Kalman’s Column: Horrible Habs provide cautionary tale for Bruins

It's hard to take your eyes off Marcil.

It's hard to take your eyes off Marcil.

I know, I’m supposed to be done worrying about Montreal now that the Boston Bruins ended the Canadiens’ season with a four-game sweep in the Eastern Conference quarterfinals. But I can’t help myself. Trying to move on from the Habs’ soap opera even after their demise is like trying to pull your eyes away from the last few seasons of the original 90210 once Vanessa Marcil was added to the cast.

And on a more serious note, I think it’s important for the Boston Bruins to watch the fallout closely and remember that just one spring ago the Habs were where the Bruins are now. After earning the top record in the Eastern Conference, Montreal dispatched Boston in seven games and advanced to the second round, where they ran into a red-hot Philadelphia Flyers team.

In the best example of the fragility of success in the NHL, the 2008-09 Canadiens’ season started with Stanley Cup aspirations. It ended with a No. 8 seed and a four-game loss to the Bruins in the first round of the playoffs. Along the way, there was a road trip without Alex Kovalev, despite him being in fine health; allegations of players cavorting with organized crime figures; serious injury to Robert Lang, Andrei Markov and Mathieu Schneider; a goaltender controversy for the better part of the second half of the season; a coaching change; and a failed to attempt to make a trade for one of the league’s brightest stars — Tampa Bay’s Vinny Lecavalier. The Tampa Bay center even had to hold a separate press conference during All-Star Weekend in Montreal to address the rumors of his reported spot on the trade market. While laying some of the blame for his team’s flameout on the injuries and off-ice distractions, Habs general manager/head coach Bob Gainey tried to get Tampa Bay GM Brian Lawton to take the rap.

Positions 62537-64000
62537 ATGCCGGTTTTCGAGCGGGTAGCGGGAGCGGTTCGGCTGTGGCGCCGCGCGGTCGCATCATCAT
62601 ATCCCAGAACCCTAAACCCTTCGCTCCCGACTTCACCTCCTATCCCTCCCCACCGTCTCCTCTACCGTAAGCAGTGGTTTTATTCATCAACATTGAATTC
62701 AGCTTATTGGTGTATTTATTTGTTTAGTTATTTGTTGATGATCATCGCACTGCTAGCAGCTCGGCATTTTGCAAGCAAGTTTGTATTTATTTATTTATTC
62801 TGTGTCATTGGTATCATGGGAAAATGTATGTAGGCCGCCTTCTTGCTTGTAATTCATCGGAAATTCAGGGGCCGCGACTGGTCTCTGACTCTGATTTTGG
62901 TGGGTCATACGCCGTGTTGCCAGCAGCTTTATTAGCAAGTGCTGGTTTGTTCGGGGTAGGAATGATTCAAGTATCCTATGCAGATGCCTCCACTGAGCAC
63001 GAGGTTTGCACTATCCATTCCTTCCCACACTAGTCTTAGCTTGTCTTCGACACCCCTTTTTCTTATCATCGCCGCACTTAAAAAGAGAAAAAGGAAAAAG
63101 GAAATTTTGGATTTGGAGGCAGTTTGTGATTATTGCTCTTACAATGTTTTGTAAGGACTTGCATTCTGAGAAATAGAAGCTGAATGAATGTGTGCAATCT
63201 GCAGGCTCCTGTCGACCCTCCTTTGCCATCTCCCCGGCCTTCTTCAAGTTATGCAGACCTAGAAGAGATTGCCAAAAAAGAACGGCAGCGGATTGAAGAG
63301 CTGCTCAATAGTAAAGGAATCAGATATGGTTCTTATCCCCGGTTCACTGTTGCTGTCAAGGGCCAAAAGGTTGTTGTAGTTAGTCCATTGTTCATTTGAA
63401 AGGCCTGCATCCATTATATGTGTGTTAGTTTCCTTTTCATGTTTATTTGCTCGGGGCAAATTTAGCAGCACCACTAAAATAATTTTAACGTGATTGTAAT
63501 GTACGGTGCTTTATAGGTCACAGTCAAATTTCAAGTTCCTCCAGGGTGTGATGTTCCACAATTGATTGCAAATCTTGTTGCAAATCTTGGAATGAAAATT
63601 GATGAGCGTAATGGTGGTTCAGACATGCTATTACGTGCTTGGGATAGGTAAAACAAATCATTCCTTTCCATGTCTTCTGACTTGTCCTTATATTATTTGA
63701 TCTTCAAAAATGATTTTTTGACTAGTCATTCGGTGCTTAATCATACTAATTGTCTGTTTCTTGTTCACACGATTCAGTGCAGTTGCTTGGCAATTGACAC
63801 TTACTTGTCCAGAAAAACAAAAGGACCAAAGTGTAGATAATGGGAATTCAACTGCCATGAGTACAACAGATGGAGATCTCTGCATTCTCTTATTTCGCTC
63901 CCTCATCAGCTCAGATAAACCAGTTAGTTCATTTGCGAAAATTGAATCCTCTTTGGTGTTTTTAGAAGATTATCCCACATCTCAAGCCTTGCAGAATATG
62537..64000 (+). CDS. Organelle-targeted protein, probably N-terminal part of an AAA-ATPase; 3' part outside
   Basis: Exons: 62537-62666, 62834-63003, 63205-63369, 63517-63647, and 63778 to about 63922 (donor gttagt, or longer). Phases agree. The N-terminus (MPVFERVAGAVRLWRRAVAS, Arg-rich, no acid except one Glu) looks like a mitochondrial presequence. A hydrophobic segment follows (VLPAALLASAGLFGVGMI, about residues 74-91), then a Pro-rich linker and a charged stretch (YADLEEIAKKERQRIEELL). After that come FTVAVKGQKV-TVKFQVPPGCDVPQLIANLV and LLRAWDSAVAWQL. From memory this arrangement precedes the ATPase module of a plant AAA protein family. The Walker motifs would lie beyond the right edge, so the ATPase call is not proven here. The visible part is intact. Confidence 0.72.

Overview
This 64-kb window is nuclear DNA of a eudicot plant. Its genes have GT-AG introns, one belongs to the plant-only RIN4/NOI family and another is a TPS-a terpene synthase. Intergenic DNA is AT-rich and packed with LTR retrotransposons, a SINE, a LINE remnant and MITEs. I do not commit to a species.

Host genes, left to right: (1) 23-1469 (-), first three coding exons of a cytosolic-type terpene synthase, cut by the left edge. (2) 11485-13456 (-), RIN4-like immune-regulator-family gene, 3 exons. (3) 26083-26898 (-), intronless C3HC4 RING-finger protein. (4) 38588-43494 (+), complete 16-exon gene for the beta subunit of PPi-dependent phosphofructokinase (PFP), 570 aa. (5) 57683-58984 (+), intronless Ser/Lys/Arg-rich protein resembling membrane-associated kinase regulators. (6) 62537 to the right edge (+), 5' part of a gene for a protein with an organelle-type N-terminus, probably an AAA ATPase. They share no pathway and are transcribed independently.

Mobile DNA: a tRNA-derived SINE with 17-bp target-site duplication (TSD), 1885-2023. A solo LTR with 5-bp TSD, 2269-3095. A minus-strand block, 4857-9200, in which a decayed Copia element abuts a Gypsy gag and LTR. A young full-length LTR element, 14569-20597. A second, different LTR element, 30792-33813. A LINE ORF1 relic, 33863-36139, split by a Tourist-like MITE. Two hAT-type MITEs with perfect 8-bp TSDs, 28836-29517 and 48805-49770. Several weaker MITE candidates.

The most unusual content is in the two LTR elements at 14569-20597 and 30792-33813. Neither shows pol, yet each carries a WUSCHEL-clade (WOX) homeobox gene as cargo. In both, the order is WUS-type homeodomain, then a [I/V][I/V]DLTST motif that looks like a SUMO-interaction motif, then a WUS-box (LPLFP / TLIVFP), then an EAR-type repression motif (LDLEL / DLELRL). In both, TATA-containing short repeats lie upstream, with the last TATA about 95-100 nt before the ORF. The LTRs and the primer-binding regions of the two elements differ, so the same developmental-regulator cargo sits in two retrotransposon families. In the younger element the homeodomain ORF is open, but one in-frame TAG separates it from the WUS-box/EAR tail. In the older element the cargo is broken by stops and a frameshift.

The Bruins won’t have to worry about trade rumors derailing their team as long as Peter Chiarelli is GM. Chiarelli keeps his negotiations so close to his vest, they’re encrypted — and no, the password is not ‘bosco.’ In fact, if Chiarelli keeps operating the way he has in his three seasons at the helm, the Bruins will be able to avoid a Habs-like drop-off and maybe even begin to mirror the stability of rock-like franchises Detroit and New Jersey.

You start with the securing of the team’s core, which Chiarelli has skillfully done under the cap in recent years. Unlike the Habs, who played this season with 10 potential unrestricted free agents — including captain Saku Koivu, who says he might not be back — in their last year of their deals, the Bruins won’t have to face free agency in those kinds of volumes in the next couple years. This summer, only P.J. Axelsson, Mark Recchi, Stepahne Yelle, Manny Fernandez, Shane Hnidy and Steve Montador — solid players but not marquee names by any stretch — have their contracts up. Next season, only Marc Savard, Shawn Thornton, Aaron Ward and Andrew Ference will be in the final years of their contracts. That’s not a group large enough to create a distraction.

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